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NCJ Number: 98688 Find in a Library
Title: Vocational Interest Patterns Among Incarcerated Male Adults
Journal: Journal of Offender Counseling  Volume:4  Issue:2  Dated:(April 1984)  Pages:34-38
Author(s): M J Miller; T B Holman; B Soper
Date Published: 1984
Page Count: 5
Format: Article
Language: English
Country: United States of America
Annotation: This report of a study that administered a standardized vocational inventory to male adult inmates to measure their vocational interests and determine the appropriateness of such an instrument for this population also discusses the implications of the findings for counseling techniques.
Abstract: Participants were 41 male inmates at the Wade Correctional Center (Louisiana). The mean age of the inmates was 26.29, and the average educational level was 11th grade. Seventeen blacks and 24 whites were in the sample; 18 were married, and 23 were single. All in the sample had achieved a grade-equivalent score of 5.0 or higher on the Adult Basic Education Test (a subtest of the California Achievement Test). The Vocational Preference Inventory (VPI), a personality inventory developed by Holland (1970), provides information on personality traits, values, competencies, and coping behaviors as well as vocational interests. Ninety-five percent of the inmates scored highest or second highest on the VPI's Realistic scale, which indicates a high level of physical skills but difficulty in self expression. It further indicates a preference for dealing with objects rather than ideas. This finding suggests that inmates who seek personal or career counseling will respond most favorably to realistic or less traditional treatment modes, such as reality therapy, behavioral therapy, and psychodrama. Tabular study data and nine references are provided.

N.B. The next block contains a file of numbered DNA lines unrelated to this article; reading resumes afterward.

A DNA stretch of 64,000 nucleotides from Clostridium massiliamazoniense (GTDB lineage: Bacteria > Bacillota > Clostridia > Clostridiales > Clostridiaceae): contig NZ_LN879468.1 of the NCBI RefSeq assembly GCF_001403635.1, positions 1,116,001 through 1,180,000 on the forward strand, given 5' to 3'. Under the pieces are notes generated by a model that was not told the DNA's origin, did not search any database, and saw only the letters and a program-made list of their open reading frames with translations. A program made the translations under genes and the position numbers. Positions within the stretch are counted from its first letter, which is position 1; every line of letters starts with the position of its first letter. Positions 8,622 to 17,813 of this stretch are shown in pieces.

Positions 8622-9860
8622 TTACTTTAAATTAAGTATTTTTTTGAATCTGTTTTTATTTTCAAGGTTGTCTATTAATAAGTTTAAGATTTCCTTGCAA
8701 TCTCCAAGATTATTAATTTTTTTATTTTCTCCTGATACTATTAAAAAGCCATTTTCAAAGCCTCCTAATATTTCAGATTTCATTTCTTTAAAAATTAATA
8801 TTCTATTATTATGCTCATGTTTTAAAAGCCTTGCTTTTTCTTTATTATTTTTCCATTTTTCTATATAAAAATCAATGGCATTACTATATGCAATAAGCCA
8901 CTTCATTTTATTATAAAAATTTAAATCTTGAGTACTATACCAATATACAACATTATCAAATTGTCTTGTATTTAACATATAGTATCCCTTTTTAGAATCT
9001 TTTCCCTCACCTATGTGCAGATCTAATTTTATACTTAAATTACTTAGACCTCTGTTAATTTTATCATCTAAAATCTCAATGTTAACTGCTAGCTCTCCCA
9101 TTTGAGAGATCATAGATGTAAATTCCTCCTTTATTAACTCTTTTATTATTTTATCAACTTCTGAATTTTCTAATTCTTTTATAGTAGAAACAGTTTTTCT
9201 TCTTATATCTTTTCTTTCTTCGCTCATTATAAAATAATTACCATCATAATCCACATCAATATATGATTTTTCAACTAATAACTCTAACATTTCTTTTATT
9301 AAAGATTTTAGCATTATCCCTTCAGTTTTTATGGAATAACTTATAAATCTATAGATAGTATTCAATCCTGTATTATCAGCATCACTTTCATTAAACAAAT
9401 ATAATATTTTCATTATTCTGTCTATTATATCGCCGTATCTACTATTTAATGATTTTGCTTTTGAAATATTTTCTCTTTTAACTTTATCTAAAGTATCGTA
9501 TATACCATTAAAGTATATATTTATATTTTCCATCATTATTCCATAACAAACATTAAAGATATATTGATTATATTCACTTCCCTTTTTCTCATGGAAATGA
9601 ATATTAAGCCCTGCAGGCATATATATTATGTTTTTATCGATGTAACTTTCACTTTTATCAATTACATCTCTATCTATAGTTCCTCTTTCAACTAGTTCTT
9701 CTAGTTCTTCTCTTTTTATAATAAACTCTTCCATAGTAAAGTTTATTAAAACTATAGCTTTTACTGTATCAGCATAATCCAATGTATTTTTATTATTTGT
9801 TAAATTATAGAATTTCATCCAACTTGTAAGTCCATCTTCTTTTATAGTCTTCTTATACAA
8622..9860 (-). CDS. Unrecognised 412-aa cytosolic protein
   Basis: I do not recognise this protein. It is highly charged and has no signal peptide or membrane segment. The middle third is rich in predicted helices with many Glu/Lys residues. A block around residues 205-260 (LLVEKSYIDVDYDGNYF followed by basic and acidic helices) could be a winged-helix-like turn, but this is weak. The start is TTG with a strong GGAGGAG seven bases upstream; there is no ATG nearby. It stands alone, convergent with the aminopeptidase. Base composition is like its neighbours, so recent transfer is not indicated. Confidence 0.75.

Index Term(s): Counseling in correctional settings; Counseling techniques; Inmate vocational training; Louisiana; Vocational interest tests
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